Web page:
If you’re a fan of the horror genre, I wouldn’t bother with “Red Bride”, as you’ll probably have read this story before, albeit in a different form and probably better written. If you’re looking for a new author, I would never hesitate to recommend Christopher Fowler, just not this particular book. If you’re a fan of Fowler’s writing, it’s all going to come down to how much you want to complete a set of everything he’s written. If you are that much of a collector, £3.99 from the Amazon Marketplace and £3.75 from Green Metropolis probably aren’t too high a price to pay, although both are more than the story itself is worth.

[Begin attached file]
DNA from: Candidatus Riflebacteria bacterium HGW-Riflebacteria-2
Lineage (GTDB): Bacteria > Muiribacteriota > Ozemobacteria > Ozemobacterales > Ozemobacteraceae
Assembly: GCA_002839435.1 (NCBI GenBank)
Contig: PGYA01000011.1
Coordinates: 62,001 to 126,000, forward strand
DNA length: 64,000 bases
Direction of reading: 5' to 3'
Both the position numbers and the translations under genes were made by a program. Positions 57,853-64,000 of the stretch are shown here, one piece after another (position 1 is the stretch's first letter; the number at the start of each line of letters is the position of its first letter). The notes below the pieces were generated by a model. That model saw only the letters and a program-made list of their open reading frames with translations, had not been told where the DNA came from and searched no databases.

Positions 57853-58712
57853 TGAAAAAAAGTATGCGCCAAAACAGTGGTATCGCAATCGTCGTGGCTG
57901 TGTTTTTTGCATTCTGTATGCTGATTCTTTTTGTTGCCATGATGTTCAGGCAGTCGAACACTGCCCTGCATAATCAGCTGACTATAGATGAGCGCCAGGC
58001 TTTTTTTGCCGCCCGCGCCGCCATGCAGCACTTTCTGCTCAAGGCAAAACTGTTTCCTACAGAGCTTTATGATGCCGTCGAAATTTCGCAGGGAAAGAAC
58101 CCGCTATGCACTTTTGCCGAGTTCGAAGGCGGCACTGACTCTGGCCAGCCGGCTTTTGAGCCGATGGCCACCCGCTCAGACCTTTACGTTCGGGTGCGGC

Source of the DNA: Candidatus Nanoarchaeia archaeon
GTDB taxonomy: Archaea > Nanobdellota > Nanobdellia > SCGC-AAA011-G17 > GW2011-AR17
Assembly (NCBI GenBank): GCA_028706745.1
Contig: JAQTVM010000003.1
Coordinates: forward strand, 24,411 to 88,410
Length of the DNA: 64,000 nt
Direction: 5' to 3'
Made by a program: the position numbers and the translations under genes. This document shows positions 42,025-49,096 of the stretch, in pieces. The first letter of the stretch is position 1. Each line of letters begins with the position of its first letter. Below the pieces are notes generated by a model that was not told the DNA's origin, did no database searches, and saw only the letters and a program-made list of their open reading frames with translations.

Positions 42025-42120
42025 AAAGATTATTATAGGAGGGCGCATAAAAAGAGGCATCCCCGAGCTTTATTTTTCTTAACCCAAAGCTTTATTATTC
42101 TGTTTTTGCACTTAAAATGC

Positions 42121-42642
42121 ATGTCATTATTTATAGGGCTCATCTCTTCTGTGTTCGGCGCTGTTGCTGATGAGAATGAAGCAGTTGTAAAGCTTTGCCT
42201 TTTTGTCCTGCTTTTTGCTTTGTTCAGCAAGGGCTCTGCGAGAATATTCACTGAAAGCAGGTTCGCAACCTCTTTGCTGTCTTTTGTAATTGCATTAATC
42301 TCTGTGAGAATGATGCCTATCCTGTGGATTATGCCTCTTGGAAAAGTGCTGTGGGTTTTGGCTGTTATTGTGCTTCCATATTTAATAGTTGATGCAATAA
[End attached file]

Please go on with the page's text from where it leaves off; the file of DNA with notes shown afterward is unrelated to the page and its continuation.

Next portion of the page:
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        24.02.2003 19:04